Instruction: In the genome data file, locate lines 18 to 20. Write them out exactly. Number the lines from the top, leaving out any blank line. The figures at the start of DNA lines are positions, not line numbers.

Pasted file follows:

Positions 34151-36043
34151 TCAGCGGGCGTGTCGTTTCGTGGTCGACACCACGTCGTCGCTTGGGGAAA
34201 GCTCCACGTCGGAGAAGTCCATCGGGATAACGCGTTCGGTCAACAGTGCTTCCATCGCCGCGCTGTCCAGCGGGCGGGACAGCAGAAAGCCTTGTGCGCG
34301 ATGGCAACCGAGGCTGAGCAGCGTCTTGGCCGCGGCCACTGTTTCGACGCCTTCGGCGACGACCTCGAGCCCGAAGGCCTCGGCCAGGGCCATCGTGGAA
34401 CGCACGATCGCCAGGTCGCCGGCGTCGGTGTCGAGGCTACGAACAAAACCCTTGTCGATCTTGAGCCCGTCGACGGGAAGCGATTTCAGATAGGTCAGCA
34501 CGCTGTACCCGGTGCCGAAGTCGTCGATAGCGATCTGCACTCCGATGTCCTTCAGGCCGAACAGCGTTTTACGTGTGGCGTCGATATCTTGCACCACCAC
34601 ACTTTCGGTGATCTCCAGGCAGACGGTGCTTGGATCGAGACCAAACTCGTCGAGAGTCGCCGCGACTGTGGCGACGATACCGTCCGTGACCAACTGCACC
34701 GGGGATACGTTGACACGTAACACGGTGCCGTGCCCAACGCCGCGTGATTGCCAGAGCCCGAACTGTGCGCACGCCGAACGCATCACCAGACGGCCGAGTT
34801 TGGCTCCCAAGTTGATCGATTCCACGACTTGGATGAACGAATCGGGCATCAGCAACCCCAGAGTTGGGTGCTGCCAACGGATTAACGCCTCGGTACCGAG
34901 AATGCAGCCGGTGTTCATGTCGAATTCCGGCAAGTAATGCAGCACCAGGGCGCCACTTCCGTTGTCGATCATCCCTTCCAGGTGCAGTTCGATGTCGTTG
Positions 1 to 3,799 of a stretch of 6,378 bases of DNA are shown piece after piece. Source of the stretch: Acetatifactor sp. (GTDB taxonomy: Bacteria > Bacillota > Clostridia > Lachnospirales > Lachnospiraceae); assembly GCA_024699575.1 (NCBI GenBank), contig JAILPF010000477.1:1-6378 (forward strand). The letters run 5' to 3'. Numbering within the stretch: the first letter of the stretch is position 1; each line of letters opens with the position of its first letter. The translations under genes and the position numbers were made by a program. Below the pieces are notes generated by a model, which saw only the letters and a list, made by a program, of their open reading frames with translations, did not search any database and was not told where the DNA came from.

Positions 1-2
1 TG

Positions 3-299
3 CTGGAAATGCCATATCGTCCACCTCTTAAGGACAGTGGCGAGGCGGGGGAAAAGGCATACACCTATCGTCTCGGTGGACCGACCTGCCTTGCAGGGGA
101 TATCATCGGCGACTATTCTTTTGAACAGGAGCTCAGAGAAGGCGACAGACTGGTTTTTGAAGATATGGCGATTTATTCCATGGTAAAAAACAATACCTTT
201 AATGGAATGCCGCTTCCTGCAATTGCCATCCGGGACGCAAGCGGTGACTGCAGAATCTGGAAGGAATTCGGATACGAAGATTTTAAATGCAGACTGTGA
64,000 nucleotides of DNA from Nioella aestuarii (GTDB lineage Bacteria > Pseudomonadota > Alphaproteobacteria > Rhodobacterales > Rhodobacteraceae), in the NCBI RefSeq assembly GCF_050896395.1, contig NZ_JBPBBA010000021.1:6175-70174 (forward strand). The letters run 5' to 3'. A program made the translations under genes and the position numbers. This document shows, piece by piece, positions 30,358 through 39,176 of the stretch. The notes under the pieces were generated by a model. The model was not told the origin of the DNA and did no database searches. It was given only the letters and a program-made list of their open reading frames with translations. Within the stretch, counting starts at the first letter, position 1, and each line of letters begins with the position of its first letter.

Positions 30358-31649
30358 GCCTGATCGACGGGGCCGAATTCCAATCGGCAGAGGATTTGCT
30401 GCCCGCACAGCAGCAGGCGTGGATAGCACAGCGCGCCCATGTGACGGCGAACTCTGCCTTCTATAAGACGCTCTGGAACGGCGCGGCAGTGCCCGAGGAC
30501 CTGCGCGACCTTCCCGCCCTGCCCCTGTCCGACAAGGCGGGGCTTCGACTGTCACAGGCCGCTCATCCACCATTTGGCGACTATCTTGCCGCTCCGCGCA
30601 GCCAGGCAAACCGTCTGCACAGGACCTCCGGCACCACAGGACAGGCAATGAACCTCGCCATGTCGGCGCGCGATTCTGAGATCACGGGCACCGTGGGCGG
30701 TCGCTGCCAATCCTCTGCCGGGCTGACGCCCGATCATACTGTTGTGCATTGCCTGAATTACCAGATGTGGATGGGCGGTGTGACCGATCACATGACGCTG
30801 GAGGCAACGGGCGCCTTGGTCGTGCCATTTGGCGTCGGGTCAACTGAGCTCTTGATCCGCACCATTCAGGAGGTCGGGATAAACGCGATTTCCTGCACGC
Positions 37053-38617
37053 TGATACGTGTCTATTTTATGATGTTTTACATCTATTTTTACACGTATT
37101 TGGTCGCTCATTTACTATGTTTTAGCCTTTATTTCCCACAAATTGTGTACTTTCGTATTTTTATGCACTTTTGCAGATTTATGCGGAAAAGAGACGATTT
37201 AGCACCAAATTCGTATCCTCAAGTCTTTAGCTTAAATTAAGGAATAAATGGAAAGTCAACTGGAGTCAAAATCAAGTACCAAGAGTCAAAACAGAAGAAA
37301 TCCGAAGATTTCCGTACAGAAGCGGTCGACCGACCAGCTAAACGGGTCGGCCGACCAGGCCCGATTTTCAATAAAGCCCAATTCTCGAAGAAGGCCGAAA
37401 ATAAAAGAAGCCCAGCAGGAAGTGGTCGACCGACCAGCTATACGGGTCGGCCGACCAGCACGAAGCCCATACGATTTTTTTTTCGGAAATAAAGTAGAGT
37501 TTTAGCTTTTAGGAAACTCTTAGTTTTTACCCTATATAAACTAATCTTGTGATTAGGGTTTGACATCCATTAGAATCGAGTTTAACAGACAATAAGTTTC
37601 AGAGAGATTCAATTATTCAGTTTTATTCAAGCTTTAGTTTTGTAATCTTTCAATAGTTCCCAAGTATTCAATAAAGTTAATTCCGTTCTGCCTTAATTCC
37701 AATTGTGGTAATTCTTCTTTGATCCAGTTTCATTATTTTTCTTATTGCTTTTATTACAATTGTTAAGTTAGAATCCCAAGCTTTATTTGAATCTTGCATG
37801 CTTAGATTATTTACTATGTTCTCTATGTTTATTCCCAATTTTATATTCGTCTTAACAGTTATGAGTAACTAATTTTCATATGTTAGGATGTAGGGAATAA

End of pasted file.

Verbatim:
64,000 nucleotides of DNA from Nioella aestuarii (GTDB lineage Bacteria > Pseudomonadota > Alphaproteobacteria > Rhodobacterales > Rhodobacteraceae), in the NCBI RefSeq assembly GCF_050896395.1, contig NZ_JBPBBA010000021.1:6175-70174 (forward strand). The letters run 5' to 3'. A program made the translations under genes and the position numbers. This document shows, piece by piece, positions 30,358 through 39,176 of the stretch. The notes under the pieces were generated by a model. The model was not told the origin of the DNA and did no database searches. It was given only the letters and a program-made list of their open reading frames with translations. Within the stretch, counting starts at the first letter, position 1, and each line of letters begins with the position of its first letter.

Positions 30358-31649
30358 GCCTGATCGACGGGGCCGAATTCCAATCGGCAGAGGATTTGCT